Decolonizing Architecture: displacement, migration and colonial heritage
( 60 ECTS Credits )
The struggle of decolonization once primarily located outside of Europe, today has moved within its borders. What the media calls the “refugee crisis” is, in reality, the incapacity of Europe to come to terms to the condition of five hundred years of colonialism. It is not possible to understand today’s displacement of people and migration flows, nor contemporary fascism, without thorough knowledge of the colonial heritage.
The course uses the term decolonization as a starting point to understand the globalized present and the associated contemporary conditions of exile and struggles against oppression and domination. The course proposes an innovative, comparative and interdisciplinary approach to the study of colonial architecture expanding the notion of colonial space to present realities. The course has two main areas of investigation: looking back into the past by investigating the ways in which colonial architecture was re-used in the process of decolonization; and looking forward into the future through a study of spaces of resistance within European cities. By employing video, photography, mapping and modelling, the course aims to generate a web-based interactive platform titled – Atlas of Architectural Decolonization.
The focus of this year is the afterlife of Italian fascist colonial architecture. During the period of the two world wars, under the fascist regime, Italy built a vast number of public buildings, housings and monuments. Architectures that has helped influence and shape both Italian cities and future cities such as Asmara, Addis Ababa, Rhodes and Tripoli. In Italy the amnesia of Italian colonization paradoxically corresponds with the well-preserved and continually used fascist architecture. With the re-emergence of today’s fascist ideologies in Europe – and the arrival of populations from north and east Africa – it becomes urgent to ask: What kind of heritage is the fascist heritage? How do the material traces of the Italian empire today acquire different meanings in the context of migration from the ex-colonies? Should this heritage be demolished, simply reused or re-oriented towards other aims including reparations from Italian colonization?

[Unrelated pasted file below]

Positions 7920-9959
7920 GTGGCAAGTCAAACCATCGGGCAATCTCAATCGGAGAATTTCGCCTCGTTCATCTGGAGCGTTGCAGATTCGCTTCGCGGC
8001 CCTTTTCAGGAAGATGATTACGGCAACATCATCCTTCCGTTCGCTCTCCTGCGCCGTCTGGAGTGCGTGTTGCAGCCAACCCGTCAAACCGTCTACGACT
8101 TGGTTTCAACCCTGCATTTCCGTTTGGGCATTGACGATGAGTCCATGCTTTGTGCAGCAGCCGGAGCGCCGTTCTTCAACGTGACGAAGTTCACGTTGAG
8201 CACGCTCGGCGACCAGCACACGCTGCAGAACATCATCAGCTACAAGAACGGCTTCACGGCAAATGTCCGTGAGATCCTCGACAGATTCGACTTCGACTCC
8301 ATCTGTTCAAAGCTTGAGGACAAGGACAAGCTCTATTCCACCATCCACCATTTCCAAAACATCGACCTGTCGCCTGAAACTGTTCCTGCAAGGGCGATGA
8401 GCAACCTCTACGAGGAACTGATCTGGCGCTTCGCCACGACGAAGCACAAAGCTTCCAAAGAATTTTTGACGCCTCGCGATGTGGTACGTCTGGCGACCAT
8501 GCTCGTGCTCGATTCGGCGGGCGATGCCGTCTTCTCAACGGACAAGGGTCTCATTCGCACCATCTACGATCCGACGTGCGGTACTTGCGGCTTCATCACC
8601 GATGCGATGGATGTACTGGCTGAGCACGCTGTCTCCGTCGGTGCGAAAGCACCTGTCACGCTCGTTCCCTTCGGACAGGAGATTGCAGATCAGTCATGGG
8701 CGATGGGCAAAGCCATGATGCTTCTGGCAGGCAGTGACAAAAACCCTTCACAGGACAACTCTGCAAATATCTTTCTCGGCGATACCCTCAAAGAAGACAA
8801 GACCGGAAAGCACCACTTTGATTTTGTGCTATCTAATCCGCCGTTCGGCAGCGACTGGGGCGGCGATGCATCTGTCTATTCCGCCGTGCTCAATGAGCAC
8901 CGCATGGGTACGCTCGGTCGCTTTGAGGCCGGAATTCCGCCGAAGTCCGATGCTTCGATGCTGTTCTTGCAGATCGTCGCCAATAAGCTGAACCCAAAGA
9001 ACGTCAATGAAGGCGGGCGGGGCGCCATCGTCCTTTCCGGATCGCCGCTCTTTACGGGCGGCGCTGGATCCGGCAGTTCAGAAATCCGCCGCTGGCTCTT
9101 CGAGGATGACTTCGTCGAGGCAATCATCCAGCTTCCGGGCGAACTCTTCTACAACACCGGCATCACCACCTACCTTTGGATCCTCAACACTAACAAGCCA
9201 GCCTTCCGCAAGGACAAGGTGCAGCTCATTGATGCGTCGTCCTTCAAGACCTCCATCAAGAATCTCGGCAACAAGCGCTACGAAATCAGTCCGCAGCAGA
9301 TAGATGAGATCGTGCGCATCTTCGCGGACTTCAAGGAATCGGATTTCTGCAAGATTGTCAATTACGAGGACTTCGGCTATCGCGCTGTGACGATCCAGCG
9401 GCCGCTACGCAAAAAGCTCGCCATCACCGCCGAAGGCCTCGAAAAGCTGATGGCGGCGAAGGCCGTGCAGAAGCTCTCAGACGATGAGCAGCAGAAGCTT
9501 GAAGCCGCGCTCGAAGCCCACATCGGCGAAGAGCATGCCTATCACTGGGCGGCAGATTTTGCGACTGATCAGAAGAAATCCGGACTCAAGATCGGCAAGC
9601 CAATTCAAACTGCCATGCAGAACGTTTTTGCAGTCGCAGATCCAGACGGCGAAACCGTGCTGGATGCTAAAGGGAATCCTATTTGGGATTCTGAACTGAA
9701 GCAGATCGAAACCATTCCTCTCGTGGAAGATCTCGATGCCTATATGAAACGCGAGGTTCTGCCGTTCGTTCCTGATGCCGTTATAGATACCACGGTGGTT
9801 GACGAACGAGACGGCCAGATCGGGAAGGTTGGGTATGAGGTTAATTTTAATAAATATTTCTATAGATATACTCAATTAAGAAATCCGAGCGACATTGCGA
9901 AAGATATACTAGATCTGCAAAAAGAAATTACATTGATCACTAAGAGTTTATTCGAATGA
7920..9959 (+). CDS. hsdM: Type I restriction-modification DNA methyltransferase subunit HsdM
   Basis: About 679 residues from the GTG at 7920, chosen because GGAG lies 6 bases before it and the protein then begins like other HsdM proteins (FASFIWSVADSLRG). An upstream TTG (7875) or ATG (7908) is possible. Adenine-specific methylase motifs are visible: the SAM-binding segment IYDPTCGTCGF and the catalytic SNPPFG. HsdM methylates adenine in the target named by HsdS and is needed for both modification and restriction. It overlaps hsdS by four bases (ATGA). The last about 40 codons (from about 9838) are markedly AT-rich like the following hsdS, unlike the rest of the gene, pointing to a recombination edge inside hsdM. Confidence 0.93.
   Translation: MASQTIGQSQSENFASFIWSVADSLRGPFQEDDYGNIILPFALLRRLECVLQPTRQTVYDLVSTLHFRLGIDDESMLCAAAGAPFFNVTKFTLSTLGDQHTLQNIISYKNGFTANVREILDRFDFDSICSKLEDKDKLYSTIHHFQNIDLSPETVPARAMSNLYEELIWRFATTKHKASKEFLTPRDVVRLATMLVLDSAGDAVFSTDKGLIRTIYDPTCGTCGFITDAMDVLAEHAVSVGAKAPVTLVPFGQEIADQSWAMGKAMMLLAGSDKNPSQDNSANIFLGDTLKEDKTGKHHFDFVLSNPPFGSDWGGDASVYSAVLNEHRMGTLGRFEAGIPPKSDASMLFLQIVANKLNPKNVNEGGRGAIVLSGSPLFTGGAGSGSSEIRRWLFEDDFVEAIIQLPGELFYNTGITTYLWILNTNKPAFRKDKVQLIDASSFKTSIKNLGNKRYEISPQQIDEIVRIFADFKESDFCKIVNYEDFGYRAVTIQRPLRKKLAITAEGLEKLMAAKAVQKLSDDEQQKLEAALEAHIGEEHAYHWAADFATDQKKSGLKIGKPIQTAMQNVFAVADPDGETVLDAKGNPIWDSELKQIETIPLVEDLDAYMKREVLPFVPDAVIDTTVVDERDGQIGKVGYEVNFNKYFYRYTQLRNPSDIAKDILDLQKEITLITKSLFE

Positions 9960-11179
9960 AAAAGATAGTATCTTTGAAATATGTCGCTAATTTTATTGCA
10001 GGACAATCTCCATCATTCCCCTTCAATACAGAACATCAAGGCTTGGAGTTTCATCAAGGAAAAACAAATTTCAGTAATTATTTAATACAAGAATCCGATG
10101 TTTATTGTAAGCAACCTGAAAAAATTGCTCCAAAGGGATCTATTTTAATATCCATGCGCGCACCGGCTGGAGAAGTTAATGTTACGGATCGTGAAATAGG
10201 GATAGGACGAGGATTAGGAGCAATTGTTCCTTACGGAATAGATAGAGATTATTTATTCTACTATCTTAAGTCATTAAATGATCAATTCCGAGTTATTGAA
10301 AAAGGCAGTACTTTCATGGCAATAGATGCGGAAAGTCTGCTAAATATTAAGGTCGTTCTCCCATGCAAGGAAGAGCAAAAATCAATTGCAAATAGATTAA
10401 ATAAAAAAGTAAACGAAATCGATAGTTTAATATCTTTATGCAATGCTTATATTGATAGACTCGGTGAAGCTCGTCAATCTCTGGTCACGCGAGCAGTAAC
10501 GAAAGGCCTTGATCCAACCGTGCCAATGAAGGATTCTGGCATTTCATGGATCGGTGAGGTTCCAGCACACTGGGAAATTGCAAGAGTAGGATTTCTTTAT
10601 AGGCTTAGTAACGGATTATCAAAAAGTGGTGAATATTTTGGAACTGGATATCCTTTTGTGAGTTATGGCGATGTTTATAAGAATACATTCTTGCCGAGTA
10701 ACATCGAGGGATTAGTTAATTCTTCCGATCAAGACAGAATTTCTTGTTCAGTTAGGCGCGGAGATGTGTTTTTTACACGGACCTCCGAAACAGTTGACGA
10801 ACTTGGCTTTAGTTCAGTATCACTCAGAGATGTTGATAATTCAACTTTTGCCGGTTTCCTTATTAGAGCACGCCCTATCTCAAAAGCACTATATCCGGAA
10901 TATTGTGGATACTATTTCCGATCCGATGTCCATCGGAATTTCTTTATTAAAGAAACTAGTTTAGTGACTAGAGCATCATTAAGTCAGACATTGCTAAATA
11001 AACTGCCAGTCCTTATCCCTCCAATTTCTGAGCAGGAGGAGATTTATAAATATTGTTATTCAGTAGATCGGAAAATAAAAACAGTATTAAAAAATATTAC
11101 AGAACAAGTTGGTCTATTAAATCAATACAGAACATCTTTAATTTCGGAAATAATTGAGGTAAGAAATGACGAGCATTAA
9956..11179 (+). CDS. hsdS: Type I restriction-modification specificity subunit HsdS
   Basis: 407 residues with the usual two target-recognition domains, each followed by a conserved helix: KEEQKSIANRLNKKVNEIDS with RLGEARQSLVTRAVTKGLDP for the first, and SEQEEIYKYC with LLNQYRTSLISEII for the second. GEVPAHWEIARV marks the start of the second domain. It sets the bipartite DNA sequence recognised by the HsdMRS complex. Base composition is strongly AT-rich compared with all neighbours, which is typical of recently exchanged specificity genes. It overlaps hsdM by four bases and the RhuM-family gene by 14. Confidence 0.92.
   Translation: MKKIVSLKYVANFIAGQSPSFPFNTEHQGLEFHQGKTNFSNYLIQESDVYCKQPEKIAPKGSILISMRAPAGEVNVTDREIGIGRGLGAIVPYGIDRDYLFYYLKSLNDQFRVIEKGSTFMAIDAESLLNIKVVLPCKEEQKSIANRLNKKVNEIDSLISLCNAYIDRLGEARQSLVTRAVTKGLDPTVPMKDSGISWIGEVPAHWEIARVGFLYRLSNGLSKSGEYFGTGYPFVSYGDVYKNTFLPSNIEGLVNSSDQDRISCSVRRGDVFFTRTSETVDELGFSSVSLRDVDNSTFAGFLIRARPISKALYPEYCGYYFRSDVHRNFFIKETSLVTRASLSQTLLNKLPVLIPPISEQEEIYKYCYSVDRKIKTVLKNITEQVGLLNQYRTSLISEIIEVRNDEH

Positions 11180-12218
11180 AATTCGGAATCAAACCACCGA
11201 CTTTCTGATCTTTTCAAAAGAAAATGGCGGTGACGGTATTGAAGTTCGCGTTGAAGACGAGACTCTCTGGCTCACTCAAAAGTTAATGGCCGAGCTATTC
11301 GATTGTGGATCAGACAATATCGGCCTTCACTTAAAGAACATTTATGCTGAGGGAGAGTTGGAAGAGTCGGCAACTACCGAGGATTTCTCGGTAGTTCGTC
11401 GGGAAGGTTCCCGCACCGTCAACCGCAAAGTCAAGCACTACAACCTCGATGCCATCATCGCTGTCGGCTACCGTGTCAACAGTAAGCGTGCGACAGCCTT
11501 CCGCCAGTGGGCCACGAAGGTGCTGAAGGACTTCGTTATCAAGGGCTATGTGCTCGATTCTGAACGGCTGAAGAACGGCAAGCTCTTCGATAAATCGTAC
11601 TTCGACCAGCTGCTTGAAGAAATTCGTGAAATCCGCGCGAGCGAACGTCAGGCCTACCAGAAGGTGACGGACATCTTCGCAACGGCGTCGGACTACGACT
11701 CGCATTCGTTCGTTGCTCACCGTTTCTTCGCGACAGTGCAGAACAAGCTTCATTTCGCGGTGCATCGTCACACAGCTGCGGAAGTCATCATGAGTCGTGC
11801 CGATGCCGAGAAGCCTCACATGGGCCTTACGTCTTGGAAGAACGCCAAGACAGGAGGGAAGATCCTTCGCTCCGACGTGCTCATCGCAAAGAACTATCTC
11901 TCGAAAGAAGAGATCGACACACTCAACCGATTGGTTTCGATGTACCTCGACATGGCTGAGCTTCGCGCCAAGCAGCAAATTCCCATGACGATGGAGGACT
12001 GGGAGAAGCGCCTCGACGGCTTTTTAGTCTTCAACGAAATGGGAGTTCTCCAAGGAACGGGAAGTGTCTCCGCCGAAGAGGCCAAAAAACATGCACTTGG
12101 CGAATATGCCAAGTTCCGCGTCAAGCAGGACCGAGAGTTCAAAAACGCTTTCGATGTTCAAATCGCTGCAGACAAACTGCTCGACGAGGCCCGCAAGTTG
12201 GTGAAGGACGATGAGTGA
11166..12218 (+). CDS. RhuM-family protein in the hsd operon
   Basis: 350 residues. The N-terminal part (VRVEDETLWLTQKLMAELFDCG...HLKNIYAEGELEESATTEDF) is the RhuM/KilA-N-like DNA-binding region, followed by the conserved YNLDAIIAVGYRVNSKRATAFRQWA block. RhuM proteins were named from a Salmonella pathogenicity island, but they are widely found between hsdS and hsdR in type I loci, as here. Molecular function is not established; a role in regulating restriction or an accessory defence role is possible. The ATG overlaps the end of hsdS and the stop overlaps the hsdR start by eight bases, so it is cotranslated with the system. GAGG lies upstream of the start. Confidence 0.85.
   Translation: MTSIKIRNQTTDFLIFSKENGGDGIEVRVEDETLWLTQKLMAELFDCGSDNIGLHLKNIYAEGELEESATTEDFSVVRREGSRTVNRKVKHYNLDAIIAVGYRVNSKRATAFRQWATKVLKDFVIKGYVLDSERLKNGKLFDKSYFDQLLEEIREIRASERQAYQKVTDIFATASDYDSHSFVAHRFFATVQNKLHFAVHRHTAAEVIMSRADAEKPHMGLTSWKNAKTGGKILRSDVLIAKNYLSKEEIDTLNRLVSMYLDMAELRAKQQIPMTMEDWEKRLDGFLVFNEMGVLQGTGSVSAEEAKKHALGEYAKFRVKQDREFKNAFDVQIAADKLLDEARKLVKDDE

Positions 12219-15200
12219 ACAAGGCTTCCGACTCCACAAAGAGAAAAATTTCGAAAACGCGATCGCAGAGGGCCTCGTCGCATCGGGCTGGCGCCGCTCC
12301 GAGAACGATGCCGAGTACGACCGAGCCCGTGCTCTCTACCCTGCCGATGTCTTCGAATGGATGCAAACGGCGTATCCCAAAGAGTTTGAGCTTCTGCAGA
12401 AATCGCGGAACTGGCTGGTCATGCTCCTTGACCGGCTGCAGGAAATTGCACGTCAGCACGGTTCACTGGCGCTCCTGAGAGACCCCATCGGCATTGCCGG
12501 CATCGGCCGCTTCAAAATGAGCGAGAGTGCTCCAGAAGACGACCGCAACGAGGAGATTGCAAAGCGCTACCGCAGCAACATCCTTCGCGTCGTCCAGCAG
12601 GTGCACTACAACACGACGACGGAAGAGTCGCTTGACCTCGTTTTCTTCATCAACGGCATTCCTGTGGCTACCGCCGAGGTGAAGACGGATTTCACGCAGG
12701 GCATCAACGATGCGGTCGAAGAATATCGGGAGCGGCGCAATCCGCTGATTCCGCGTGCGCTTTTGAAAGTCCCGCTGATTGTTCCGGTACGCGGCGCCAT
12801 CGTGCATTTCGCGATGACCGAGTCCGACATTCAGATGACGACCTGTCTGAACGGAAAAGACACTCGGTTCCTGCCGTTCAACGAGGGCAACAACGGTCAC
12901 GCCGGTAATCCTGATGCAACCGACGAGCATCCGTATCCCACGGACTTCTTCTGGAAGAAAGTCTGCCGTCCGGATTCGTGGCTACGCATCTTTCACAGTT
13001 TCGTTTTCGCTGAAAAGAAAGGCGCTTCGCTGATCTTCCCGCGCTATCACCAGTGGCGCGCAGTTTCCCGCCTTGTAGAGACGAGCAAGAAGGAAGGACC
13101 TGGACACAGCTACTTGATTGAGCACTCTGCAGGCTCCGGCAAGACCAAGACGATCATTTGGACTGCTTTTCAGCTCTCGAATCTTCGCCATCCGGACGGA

Students work collaboratively during the academic year towards a research-based artistic intervention. The course is divided in two semesters: In the fall a series of lectures, seminars, reading groups and self-presentations will lead to a mid-term public conference/exhibition. In the spring, more emphasis would be put on the production of a collective intervention/exhibition. During the fall there will also be a site visit to Asmara and Addis Ababa.
The current course’s mid-term public conference/exhibition Decolonizing North was organised in collaboration with Konstall C and Centre for Multidisciplinary Studies on Racism at Uppsala University, and the intervention/exhibition which concludes the course will take place in Palermo in June in occasion of Manifesta. Interested applicants are invited to attend the opening June 22, 2018 at the Casa del Mutilato in Palermo.
The advanced course Decolonizing Architecture is part of a sequence of courses that together form a platform for higher education and research on the topic of decolonizing architecture. The courses are led by Alessandro Petti, professor in Architecture and Social Justice at Kungl. Konsthögskolan-the Royal Institute of Art. Advisers, invited guests include: Sandi Hilal, Iain Chambers, Adelita Husni-Bey, Vittoria Capresi, David Rifkind, Hisham Matar, Maria Lind, Daniel Urey, Suad Amery, Giorgio Agamben, Galit Eliat, Ilana Feldman, Sari Hanafi, Thomas Keenan, Vasif Kortun, Salwa Makdadi, Achille Mbembe, Rasha Salti, Rahel Shawl, Pelin Tan, Eyal Weizman.